It's always fascinating — and often downright funny — to observe delusional thinking.
Like this excerpt from the draft mission statement for KKCR, the supposed “community” radio station on Kauai:
We provide a forum for overlooked, suppressed, or under-represented voices.
We broadcast news, opinion and civic affairs that foster our community’s capacity to think independently, skillfully, and critically.
Mmm, since when does an echo chamber filled with all the same old voices and group speak foster independent, skillful or critical thinking? Yet these guys honestly think they are presenting a balanced view of the world and giving voice to the “voiceless.”
This is followed in the minutes by Mickey Sussman, president of the station's Community Advisory Board:
Mickey says that we have a different world than from when the last [mission] statement was made. Our island is under attack (poisons and policies) and we need to talk about it.
Yup. There's that echo I was talking about. Though Mickey might find some people have a very different idea about who and what is poisoning the island — if he actually stepped outside the chamber, that is.
Then there was the woman whose family bought a house in Wainiha six years ago because she thought the double bridges — now slated for replacement — would keep big trucks, and thus “McMansions” out of her neighborhood. “We moved here for the solitude,” Christina Presley tells The Garden Island.
Presley obviously has no clue what has already gone down on "her" side of the bridge, where so many of the small houses that formerly served as affordable long-term rentals have been slicked up and greatly expanded — often in violation of federal flood laws — to serve the high-end vacation rental market. Nope, not even the bridges could stop that lucrative action — they just made more trips with smaller trucks — or the growing hordes of tourists. But watch, they'll be the first ones to scream about lack of services if there's a disaster.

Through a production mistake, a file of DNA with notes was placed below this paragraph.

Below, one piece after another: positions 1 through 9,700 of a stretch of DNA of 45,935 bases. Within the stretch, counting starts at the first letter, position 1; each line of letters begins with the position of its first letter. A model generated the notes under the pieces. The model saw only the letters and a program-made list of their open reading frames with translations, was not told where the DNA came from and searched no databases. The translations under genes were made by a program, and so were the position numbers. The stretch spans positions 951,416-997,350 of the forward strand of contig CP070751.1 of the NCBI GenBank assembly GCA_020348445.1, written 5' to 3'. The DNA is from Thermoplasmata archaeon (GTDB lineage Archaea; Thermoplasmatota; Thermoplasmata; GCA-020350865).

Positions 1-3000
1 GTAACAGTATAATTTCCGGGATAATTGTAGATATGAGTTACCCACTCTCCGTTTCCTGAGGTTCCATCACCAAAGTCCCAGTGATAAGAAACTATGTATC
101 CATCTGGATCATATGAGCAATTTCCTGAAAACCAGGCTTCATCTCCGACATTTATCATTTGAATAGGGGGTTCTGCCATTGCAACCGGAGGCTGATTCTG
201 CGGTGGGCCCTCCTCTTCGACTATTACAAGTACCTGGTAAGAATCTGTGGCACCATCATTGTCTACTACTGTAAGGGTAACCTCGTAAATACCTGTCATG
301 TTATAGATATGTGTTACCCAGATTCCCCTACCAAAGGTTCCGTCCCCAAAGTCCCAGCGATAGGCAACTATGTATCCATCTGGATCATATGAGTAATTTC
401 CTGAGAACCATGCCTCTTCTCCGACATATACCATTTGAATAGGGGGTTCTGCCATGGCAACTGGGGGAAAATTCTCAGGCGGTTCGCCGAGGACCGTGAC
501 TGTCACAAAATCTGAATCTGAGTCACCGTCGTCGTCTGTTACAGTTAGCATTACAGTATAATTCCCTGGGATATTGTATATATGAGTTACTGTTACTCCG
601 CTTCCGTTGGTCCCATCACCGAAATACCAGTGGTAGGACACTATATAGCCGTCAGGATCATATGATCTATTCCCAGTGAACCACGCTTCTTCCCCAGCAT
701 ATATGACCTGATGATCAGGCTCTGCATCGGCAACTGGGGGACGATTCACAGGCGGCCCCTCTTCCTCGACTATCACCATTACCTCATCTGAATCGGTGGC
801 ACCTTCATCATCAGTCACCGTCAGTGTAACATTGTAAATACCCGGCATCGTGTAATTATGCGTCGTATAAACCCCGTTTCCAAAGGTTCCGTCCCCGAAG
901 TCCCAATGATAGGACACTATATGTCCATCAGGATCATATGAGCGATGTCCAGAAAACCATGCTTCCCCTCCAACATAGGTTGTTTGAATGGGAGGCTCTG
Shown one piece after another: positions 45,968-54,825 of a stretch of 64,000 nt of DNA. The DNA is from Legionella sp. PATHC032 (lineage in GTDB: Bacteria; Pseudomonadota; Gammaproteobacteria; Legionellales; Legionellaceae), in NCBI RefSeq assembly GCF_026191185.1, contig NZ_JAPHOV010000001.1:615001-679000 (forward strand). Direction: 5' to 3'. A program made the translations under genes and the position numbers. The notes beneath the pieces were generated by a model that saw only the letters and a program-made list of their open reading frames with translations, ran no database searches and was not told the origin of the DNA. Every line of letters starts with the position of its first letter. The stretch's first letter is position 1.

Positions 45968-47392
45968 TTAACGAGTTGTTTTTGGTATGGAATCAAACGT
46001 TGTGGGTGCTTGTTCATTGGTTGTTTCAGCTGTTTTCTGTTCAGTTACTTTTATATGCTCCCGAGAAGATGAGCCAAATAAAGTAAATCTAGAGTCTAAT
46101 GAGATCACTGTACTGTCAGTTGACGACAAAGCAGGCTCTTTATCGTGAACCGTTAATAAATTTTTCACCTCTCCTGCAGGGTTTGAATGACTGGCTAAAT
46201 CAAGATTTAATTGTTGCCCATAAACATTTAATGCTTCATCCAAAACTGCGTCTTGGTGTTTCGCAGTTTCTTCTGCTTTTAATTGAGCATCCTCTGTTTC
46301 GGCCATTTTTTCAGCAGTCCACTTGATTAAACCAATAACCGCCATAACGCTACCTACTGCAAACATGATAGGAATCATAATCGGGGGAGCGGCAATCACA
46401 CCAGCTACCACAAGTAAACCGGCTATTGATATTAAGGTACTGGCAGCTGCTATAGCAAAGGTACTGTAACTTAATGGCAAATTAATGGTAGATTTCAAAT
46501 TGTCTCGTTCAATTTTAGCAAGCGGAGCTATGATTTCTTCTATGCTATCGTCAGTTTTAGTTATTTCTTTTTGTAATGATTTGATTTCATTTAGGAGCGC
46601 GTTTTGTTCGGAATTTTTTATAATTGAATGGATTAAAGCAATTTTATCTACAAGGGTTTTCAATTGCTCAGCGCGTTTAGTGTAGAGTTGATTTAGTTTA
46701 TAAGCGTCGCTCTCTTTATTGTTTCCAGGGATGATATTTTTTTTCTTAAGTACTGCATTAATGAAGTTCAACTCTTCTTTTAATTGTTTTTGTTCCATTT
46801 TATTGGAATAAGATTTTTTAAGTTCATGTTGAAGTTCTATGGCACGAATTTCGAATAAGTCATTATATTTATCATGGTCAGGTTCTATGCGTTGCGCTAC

Then there was the Center for Food Safety's Ashley Lukens — yes, her again — bitching about the inadequacies of the “Good Neighbor” program, in which the big ag companies agree to voluntarily disclose restricted pesticide use and impose 100-foot buffers. It started on Kauai and is about to go statewide. But Ashley tells Civil Beat:
Time and time again we’ve seen that voluntary measures don’t capture bad actors so a voluntary program isn’t going to be adequate by itself, but information is absolutely a starting point.
Yet on Sept. 30, she was lauding the advent of “a historic Good Neighbor Program on O'ahu!” and taking credit for something that has been in the works between the Dept. of Ag and the seed companies since March:
Kauai Councilman Gary Hooser also weighed in on the call to make disclosure mandatory:
It’s volunteer [sic] so we have no way of knowing how accurate the numbers are unless there’s some government oversight. Without some oversight it’s based on pure trust of the industry. My experience with the industry is that’s not enough.
Yet we are supposed to trust him, even when he repeatedly lies....Like I said, this stuff is humorous.
Which brings me to Baby Hoos — Dylan — who penned this letter to the editor:
To be clear: I do not condone witch hunts of politicians or their supporters on social media or via rabid bloggers, but I do support truth.
Being a victim of such witch hunts as a child of a politician and as a candidate, they leave me with an uncomfortable feeling in my stomach. Especially when being used as tools to manipulate facts.
Meanwhile, his own father is a fount of mistruths and manipulation. And Dylan has been at the forefront of the Kauai anti-GMO movement, which is characterized in large part by its witch hunts on social media. He himself held the infamous “shame” banner at the Lege, trying to cast aspersions on politicians who disagree with his view on biotech.
Dylan concludes with this little gem:
It’s not whether you win or lose, but how you play the game.
Yeah, Dylan, you and your “ends justify the means” comrades tell us all about it.
I'll close with this, posted on Facebook by Kaiulani Kimbrell, whose father, Andrew, runs the Center for Food Safety and helped bring Vandana Shiva to Hawaii so she could spread her poisonous message of fear:
It was posted with this message:
Proving once again that one person's propaganda is another's "manifesto."